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600-Year-Old Chinese Coin Found In Kenya Shows Ancient Trade Links

A 600-year-old Chinese coin unearthed on the Kenyan island of Manda provides evidence that trade existed between China and east Africa decades ago.

| March 18, 2013 | In the Lab

AsianScientist (Mar. 18, 2013) – A 600-year-old Chinese coin unearthed on the Kenyan island of Manda provides evidence that trade existed between China and east Africa decades before European explorers set sail and changed the map of the world.

A joint expedition of scientists led by Dr. Chapurukha M. Kusimba of The Field Museum and Dr. Sloan R. Williams of the University of Illinois at Chicago resulted in the discovery of the coin, a small disk of copper and silver with a square hole in the center so it could be worn on a belt.

Called the “Yongle Tongbao,” the coin was issued by Emperor Yongle, who reigned from 1403-1425AD during the Ming Dynasty and who started construction of China’s Forbidden City. The emperor was interested in political and trade missions to the lands that ring the Indian Ocean and sent Admiral Zheng He, also known as Cheng Ho, to explore those shores.

“Zheng He was, in many ways, the Christopher Columbus of China,” said Kusimba, curator of African Anthropology at The Field Museum. “It’s wonderful to have a coin that may ultimately prove he came to Kenya,” he added.

This finding is significant, explained Kusimba, because although it is common knowledge that Africa has always been connected to the rest of the world, this coin specifically opens up a discussion about the relationship between China and Indian Ocean nations.

But that relationship stopped soon after Emperor Yongle’s death when later Chinese rulers banned foreign expeditions, allowing European explorers to dominate the Age of Discovery and expand their countries’ empires.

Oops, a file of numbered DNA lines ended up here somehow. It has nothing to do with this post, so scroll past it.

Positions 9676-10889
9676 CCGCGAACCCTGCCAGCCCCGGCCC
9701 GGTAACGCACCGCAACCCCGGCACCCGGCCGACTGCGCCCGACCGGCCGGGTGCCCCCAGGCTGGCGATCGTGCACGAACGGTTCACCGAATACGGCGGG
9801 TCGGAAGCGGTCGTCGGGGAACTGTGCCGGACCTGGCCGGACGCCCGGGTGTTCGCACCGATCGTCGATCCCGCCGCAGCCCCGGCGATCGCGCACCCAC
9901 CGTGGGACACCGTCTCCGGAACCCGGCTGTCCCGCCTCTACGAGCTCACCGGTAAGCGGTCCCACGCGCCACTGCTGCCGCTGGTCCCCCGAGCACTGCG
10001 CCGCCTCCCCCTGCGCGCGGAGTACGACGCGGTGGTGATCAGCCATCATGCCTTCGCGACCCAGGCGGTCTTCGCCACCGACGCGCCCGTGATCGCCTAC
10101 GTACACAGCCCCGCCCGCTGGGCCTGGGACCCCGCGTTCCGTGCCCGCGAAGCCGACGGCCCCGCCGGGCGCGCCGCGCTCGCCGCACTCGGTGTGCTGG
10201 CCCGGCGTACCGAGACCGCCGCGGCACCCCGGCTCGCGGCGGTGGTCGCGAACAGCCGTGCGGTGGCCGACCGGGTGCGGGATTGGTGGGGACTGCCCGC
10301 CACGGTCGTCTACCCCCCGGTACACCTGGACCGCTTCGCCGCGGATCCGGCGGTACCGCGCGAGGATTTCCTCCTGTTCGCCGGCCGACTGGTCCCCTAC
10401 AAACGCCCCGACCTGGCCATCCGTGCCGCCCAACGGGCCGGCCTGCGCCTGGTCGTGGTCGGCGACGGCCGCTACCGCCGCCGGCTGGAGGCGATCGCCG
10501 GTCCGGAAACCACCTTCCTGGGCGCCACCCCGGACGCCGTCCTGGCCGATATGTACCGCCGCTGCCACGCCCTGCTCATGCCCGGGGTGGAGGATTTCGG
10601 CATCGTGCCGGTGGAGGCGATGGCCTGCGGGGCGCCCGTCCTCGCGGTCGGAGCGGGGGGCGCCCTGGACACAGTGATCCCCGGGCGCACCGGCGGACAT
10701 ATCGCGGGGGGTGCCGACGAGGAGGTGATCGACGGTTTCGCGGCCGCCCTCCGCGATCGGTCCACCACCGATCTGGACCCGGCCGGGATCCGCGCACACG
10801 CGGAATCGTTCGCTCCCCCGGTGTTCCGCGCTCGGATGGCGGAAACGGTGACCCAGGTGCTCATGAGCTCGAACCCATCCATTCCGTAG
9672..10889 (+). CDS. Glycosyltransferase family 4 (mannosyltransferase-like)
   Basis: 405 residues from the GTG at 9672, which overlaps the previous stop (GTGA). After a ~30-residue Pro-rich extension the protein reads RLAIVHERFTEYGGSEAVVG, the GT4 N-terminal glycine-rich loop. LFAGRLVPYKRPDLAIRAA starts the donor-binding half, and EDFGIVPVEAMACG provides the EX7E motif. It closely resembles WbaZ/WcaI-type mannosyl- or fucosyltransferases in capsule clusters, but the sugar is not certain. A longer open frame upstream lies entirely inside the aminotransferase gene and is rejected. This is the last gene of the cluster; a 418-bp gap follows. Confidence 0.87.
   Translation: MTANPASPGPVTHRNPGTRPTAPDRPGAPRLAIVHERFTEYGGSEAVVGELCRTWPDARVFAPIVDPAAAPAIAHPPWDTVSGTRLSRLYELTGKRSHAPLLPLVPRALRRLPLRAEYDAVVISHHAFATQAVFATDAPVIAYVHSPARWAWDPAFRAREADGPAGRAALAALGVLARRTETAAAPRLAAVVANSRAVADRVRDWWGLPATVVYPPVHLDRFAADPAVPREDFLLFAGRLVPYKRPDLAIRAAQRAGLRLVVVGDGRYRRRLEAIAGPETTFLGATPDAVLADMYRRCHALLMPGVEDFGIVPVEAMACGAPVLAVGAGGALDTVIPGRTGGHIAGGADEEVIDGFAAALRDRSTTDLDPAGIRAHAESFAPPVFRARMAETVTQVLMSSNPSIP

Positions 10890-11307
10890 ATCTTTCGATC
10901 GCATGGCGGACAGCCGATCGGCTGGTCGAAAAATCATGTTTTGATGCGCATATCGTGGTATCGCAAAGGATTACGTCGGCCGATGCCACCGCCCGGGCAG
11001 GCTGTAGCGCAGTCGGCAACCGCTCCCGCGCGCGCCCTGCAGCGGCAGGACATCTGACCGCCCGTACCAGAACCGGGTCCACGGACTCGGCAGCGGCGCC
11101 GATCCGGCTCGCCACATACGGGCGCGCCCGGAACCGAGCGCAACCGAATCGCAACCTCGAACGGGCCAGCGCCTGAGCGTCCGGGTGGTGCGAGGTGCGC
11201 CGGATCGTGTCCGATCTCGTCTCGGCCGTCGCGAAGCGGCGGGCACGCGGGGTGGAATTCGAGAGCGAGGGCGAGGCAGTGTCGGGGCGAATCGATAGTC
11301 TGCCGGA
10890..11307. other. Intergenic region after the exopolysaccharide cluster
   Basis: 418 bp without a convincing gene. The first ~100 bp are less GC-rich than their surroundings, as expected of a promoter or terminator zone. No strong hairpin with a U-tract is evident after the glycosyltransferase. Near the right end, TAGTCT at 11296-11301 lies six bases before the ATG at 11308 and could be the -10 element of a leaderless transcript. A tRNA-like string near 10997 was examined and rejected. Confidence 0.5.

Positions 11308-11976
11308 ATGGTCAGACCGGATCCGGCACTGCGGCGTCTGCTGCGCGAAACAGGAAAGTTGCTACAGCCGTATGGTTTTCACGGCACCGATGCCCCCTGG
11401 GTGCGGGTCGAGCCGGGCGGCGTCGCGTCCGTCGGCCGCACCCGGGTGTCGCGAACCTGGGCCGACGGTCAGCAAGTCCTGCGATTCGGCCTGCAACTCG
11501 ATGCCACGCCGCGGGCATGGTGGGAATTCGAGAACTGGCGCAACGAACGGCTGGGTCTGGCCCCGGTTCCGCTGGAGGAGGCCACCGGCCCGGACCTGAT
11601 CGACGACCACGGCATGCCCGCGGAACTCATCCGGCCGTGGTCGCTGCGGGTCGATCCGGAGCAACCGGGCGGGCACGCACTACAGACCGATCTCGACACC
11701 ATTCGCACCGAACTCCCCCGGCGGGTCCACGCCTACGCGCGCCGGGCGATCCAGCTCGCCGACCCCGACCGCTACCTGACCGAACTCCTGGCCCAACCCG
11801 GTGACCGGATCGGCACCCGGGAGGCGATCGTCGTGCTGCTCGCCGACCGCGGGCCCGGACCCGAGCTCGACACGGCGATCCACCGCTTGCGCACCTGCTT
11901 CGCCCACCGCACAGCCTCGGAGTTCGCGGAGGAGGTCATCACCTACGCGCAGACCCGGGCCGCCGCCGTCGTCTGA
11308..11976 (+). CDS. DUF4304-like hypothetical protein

The island of Manda, off the northern coast of Kenya, was home to an advanced civilization from about 200AD to 1430AD, when it was abandoned and never inhabited again. Trade played an important role in the development of Manda, and this coin may show trade’s importance on the island during that period.

“We hope this and future expeditions to Manda will play a crucial role in showing how market-based exchange and urban-centered political economies arise and how they can be studied through biological, linguistic, and historical methodologies,” Kusimba said.

Also involved was Professor Tiequan Zhu of Sun Yat-Sen University in Guangzhou, China, who identified the coin. The researchers also found human remains and other artifacts that predate the coin.

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Source: Field Museum; Photo: John Weinstein/The Field Museum.
Disclaimer: This article does not necessarily reflect the views of AsianScientist or its staff.

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